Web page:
the “jonah ossuary” theory has finally “jumped the shark” (only, it’s a tropical fish)

I recently read the latest post by Dr. James Tabor on his jamestabor.com blog.

While arguing that the image on the front of Ossuary 6 should be viewed as a fish seen from its side, Dr. Tabor states at one point:

“Jerry Lutgen showed our image to a couple of marine biologists in Florida recently and they both immediately identified it as a fairly accurate drawing of a common fish.”

I know this to be true because the same Jerry Lutgen made the same comments on my blog, where he wrote:

I circulated the “fish” image to three fish experts, two staff members of a large marine biology center in the US and one a renowned ichthyologist from Israel.

When asked if they saw a fish or an inanimate object like a vase, both of the US fish guys had no trouble seeing a fish. As one of them said: ”I would have guessed it was a depiction of a fish more so than a vase”

In response to the question; “is it a fish”, the reply of the Israeli ichthyologist is compelling. He states:

I believe that it is a triggerfish from the BALISTIDAE family. It is the only family presenting a first dorsal fin transformed to a strong spine; same for the ventral fin…

What Dr. Tabor didn’t mention in his blog is that Mr. Lutgen’s ichthyologist friend identified the Ossuary 6 image specifically as a triggerfish of the family Balistidae. I have included a picture of a triggerfish below.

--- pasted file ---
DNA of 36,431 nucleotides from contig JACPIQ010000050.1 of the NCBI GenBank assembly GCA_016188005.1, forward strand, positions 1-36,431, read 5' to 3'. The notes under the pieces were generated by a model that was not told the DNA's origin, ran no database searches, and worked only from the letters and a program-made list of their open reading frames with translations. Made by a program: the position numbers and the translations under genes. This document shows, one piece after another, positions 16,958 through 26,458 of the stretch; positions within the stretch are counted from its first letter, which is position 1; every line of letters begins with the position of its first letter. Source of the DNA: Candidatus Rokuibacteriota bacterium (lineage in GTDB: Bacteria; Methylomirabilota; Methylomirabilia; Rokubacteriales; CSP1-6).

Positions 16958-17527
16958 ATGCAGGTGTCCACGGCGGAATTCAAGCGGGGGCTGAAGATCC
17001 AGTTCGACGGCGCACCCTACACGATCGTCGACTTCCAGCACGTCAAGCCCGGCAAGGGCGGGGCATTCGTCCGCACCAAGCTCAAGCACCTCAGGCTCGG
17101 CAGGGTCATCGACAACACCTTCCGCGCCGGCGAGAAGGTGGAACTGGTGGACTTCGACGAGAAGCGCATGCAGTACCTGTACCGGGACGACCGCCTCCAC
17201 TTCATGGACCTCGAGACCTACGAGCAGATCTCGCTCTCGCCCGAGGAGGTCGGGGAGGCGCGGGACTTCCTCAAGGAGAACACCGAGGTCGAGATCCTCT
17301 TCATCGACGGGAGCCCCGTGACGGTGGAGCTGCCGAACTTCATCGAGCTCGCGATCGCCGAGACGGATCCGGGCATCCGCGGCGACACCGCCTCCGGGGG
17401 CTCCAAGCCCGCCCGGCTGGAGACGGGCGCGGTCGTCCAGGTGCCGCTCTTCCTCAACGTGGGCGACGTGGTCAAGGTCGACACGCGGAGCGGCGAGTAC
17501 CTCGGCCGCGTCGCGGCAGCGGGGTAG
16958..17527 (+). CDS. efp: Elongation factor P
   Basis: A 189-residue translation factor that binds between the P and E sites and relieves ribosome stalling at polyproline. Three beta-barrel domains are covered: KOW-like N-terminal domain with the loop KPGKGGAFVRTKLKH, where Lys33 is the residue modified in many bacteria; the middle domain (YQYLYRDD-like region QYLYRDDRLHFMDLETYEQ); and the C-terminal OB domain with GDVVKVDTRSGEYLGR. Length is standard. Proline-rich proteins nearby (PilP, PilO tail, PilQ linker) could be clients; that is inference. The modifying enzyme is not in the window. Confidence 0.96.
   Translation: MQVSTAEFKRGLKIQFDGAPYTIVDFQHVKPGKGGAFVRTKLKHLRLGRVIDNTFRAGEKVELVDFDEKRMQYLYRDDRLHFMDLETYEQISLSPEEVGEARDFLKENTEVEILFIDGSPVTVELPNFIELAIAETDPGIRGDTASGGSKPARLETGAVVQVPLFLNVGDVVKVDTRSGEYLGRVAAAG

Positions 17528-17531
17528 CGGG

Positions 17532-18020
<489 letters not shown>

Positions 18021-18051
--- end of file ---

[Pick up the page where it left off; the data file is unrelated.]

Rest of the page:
Queen Triggerfish (Image via Wikipedia)

A Queen Triggerfish (of family Balistidae), rotated 90-degrees clockwise to place specimen on its side and in the necessary orientation to correspond to the so-called "Jonah Ossuary." (Image via Wikipedia: http://en.wikipedia.org/wiki/File:4987_aquaimages.jpg)

Of course, the problem with this (and perhaps the reason Dr. Tabor didn’t mention it) is that triggerfishes are tropical fish that range from 20-50 cm (not meters, centimeters!) long, with the largest species (the stone triggerfish) maxing out at one meter long:

Triggerfishes are about 40 species of often brightly colored fishes of the family Balistidae. Often marked by lines and spots, they inhabit tropical and subtropical oceans throughout the world, with the greatest species richness in the Indo-Pacific. Most are found in relatively shallow, coastal habitats, especially at coral reefs…

The largest member of the family, the stone triggerfish (Pseudobalistes naufragium) reaches 1 metre (3.3 ft), but most species have a maximum length between 20 and 50 centimetres (7.9 and 20 in).

You read that correctly: the “Jonah’s Great Fish” tale has become so precarious, that the theory of a “fish” depicted on Ossuary 6 has come to rely on its similarity to a 50 cm tropical fish.